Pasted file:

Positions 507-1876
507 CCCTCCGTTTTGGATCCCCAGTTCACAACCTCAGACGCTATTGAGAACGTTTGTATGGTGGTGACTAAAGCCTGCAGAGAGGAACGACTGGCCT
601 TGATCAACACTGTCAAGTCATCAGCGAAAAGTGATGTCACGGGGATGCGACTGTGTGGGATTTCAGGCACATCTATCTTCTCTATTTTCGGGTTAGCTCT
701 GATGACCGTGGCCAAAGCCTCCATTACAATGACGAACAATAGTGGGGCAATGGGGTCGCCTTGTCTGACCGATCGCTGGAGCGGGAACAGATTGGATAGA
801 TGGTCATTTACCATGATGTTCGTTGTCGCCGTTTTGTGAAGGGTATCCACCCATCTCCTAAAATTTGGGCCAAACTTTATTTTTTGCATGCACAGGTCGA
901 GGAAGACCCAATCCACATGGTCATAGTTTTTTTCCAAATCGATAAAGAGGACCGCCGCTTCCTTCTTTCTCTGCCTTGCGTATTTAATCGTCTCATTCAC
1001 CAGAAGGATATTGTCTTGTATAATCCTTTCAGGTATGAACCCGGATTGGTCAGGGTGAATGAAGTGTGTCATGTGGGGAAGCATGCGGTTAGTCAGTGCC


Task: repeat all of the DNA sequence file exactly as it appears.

Positions 507-1876
507 CCCTCCGTTTTGGATCCCCAGTTCACAACCTCAGACGCTATTGAGAACGTTTGTATGGTGGTGACTAAAGCCTGCAGAGAGGAACGACTGGCCT
601 TGATCAACACTGTCAAGTCATCAGCGAAAAGTGATGTCACGGGGATGCGACTGTGTGGGATTTCAGGCACATCTATCTTCTCTATTTTCGGGTTAGCTCT
701 GATGACCGTGGCCAAAGCCTCCATTACAATGACGAACAATAGTGGGGCAATGGGGTCGCCTTGTCTGACCGATCGCTGGAGCGGGAACAGATTGGATAGA
801 TGGTCATTTACCATGATGTTCGTTGTCGCCGTTTTGTGAAGGGTATCCACCCATCTCCTAAAATTTGGGCCAAACTTTATTTTTTGCATGCACAGGTCGA
901 GGAAGACCCAATCCACATGGTCATAGTTTTTTTCCAAATCGATAAAGAGGACCGCCGCTTCCTTCTTTCTCTGCCTTGCGTATTTAATCGTCTCATTCAC
1001 CAGAAGGATATTGTCTTGTATAATCCTTTCAGGTATGAACCCGGATTGGTCAGGGTGAATGAAGTGTGTCATGTGGGGAAGCATGCGGTTAGTCAGTGCC